So you want a table for two at Per Se, one of New York City's toughest reservations. You play phone tag with the reservationist for a week, only to find the date you want is no longer available (in fact, nothing seems to be). But soon, thanks to a new startup, you'll be able to go online, pick your date, and buy tickets for that dinner—just like you might select your floor seats to see the Knicks.
Ticketing systems have become slowly adopted in recent years by high-end restaurants, ostensibly to prevent no-shows and provide booking transparency. But the first restaurant ticketing startup Tock says it will serve diners in a whole new way by allowing them purchase an entire prix-fixe menu up front or pay a deposit on meals to guarantee their seat at a wide variety of restaurants, even at the neighborhood joint on the corner.
With a variety of partners on board and a smart tech-focused replacement for current booking software, Tock claims it can be the killer app for restaurants. In an interview with Eater, restauranteur and creator Nick Kokonas likens it to the moment we were able to book travel directly from airlines online: "It's going to be one of those things where: Imagine you had to call an airline right now to book an airplane ticket, or go to a travel agent," Kokonas says. "It would seem weird... It'll feel weird in five years to not just be on your phone and instantly make a purchase at a restaurant."
While pre-selling tables has worked well for some superstar chefs, can this Ticketmaster for restaurants transform the industry of eating out? And how will it shake out for us hungry diners?
In a detailed blog post written earlier this year about the Chicago restaurants he owns with chef Grant Achatz, where he's been refining the tickets process since 2011, Kokonas pointed out plenty of upsides for restaurant owners, who can devote less staff to managing reservations, book more tables, and waste less food. While the technological advancement of using an online reservation system like Open Table might help eliminate some of those human bottlenecks, Kokonas says that's not good enough: Diners know that the tables on Open Table aren't all the available tables, and since there's no penalty or accountability, there are still no-shows.
For this very reason, Kokonas argues that moving exclusively to a ticketing system is much more democratic and creates a better relationship between restaurant and patron. You can clearly see for yourself what's available and what you're going to pay instead of feeling like you're at the whim of a potentially subjective gatekeeper who calls you back a few days later and says something like "Sorry, we're completely committed." (They always say that.)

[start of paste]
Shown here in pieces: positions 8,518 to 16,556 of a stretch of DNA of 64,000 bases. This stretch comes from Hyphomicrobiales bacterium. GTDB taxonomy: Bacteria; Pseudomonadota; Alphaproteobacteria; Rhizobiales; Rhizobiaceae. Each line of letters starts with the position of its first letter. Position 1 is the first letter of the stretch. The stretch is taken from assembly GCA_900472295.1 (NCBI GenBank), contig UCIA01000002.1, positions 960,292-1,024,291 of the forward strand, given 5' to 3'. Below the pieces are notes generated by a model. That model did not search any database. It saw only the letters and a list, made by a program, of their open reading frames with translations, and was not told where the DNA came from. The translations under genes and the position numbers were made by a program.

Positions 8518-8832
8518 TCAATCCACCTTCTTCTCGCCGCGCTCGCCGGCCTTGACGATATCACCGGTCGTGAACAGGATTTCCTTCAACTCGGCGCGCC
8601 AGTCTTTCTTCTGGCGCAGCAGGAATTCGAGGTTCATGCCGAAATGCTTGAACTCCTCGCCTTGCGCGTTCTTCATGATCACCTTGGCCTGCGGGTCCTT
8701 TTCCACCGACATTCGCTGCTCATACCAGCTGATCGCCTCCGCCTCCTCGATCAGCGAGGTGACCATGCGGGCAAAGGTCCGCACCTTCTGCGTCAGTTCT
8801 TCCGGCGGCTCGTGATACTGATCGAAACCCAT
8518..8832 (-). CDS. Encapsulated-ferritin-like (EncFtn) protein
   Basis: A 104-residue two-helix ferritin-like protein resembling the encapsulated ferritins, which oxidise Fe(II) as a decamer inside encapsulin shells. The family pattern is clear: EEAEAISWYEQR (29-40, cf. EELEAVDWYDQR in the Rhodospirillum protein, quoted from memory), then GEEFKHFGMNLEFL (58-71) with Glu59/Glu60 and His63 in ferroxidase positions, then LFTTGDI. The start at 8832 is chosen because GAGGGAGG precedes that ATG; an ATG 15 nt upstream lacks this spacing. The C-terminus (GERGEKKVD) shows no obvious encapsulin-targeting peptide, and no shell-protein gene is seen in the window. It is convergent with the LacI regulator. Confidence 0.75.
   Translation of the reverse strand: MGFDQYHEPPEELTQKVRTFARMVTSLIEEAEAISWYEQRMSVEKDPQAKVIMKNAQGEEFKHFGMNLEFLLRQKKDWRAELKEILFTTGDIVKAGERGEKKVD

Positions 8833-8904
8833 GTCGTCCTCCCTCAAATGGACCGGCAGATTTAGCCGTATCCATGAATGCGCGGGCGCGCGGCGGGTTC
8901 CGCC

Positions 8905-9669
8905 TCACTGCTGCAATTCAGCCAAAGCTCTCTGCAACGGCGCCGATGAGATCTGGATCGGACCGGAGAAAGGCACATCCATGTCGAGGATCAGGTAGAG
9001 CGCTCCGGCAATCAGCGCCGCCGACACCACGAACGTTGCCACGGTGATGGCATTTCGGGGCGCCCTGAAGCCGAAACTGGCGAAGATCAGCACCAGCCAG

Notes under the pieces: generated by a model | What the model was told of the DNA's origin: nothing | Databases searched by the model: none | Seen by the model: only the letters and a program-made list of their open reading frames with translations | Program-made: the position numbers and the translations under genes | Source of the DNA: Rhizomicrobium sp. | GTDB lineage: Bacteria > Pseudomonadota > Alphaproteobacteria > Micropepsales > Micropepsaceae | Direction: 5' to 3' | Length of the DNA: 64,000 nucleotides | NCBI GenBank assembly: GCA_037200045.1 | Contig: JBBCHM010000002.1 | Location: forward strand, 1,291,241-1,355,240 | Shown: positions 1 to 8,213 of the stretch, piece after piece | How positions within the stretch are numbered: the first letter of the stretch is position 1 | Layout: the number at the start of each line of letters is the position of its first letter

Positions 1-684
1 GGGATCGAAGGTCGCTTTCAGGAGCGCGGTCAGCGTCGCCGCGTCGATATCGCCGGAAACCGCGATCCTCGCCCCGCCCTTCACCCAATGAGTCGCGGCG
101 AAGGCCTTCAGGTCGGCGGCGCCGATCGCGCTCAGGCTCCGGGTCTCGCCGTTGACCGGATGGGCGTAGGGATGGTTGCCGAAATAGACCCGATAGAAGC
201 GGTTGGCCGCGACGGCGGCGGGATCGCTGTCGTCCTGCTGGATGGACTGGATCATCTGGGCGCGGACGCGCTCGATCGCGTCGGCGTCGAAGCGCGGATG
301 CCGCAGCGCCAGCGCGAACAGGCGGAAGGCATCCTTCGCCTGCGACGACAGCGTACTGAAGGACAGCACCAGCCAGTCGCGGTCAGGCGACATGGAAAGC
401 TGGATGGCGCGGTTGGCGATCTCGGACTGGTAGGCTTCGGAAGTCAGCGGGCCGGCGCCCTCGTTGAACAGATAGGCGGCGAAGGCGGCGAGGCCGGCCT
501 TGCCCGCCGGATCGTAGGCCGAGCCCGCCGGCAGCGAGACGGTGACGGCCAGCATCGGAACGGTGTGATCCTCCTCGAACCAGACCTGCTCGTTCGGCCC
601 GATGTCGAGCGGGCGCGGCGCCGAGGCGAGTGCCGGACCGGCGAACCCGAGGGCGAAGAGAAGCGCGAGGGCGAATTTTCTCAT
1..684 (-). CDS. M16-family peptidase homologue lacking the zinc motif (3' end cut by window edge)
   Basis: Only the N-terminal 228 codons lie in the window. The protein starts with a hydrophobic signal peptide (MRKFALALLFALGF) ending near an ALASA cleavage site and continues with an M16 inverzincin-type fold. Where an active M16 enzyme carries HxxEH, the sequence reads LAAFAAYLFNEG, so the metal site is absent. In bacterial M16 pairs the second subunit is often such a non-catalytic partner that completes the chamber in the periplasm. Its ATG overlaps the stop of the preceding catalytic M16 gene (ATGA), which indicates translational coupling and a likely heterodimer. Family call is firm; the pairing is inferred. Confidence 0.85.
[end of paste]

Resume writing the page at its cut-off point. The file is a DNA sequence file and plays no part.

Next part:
Obviously just like any ticketed event, there are downfalls. All sales on Tock are final, so you can't get a refund, although you can transfer your tickets to someone else. Which also introduces the idea of scalpers—people who'd be selling access to these restaurants for inflated prices (however, there are plenty of companies that already do this for restaurants with regular reservation policies).
Here's the most interesting—and potentially controversial—part of Tock's model, though. Like tickets to sporting events, the system acknowledges there are better "seats"—in this case, peak dining times—and adjusts the prices accordingly. So you might pay more for the exact same food just to dine at said restaurant on a Saturday night. This is where I could see tickets becoming a problem. Nobody likes Uber's surge pricing, and this is just the same principle applied to getting dinner. Ugh. Update: Kokonas reminds me that the dynamic pricing can go both ways: On a day with low demand, you could get a meal at a much lower price. Or a small $10 deposit might end up increasing in value by the time you actually eat your dinner.
Tock has already lined up a list of investors like chef Thomas Keller, whose restaurants like the aforementioned Per Se and The French Laundry in Napa are some of the toughest reservations in the country. Keller's restaurants will start using the ticketing system when it launches in early 2015. But what's notable is that any restaurant can sign up to use the service, which will get them a tech-forward solution for booking their tables even if they decide not to sell tickets. Tock is also going to be used by Lettuce Entertain You, for example, a group of 90-restaurants that traffic in less fancy fare, like Mon Ami Gabi, a French chain in a few U.S. cities. That's not quite the same as promoting an exclusive roster of chefs like Keller.
I've gladly purchased tickets for destination restaurants—a special occasion meal is important to me and having a ticket that guarantees my seat makes perfect sense. Plus, as someone who suffers from extreme phone-aversion, I'd definitely rather handle all my dinner reservations online without having to talk to a soul. But I'm not sure how keen I'd be to pay a deposit on a pizza that I'll be eating a few days later—or pay extra just to eat that same pizza at 8:00 on a Saturday night. [Eater]
Top image via Alinea